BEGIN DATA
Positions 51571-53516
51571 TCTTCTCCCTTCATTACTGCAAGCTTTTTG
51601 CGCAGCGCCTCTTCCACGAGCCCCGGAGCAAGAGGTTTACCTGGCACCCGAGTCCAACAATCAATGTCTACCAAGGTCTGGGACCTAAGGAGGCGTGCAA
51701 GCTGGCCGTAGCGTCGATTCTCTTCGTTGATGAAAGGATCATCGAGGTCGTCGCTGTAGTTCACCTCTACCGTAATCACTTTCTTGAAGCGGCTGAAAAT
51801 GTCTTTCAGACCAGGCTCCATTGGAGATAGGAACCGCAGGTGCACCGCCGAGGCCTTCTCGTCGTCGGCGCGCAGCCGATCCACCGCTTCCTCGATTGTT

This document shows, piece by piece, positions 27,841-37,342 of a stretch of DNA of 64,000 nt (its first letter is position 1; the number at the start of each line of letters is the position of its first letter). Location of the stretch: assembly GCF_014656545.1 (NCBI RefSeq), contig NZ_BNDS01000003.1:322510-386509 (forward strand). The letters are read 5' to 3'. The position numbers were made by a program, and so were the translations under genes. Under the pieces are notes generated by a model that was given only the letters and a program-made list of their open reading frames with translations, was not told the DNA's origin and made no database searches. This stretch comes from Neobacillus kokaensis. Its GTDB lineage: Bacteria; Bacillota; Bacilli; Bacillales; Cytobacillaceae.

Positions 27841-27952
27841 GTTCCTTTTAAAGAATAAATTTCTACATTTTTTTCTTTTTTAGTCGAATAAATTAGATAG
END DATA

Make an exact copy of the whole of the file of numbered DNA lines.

Positions 51571-53516
51571 TCTTCTCCCTTCATTACTGCAAGCTTTTTG
51601 CGCAGCGCCTCTTCCACGAGCCCCGGAGCAAGAGGTTTACCTGGCACCCGAGTCCAACAATCAATGTCTACCAAGGTCTGGGACCTAAGGAGGCGTGCAA
51701 GCTGGCCGTAGCGTCGATTCTCTTCGTTGATGAAAGGATCATCGAGGTCGTCGCTGTAGTTCACCTCTACCGTAATCACTTTCTTGAAGCGGCTGAAAAT
51801 GTCTTTCAGACCAGGCTCCATTGGAGATAGGAACCGCAGGTGCACCGCCGAGGCCTTCTCGTCGTCGGCGCGCAGCCGATCCACCGCTTCCTCGATTGTT

This document shows, piece by piece, positions 27,841-37,342 of a stretch of DNA of 64,000 nt (its first letter is position 1; the number at the start of each line of letters is the position of its first letter). Location of the stretch: assembly GCF_014656545.1 (NCBI RefSeq), contig NZ_BNDS01000003.1:322510-386509 (forward strand). The letters are read 5' to 3'. The position numbers were made by a program, and so were the translations under genes. Under the pieces are notes generated by a model that was given only the letters and a program-made list of their open reading frames with translations, was not told the DNA's origin and made no database searches. This stretch comes from Neobacillus kokaensis. Its GTDB lineage: Bacteria; Bacillota; Bacilli; Bacillales; Cytobacillaceae.

Positions 27841-27952
27841 GTTCCTTTTAAAGAATAAATTTCTACATTTTTTTCTTTTTTAGTCGAATAAATTAGATAG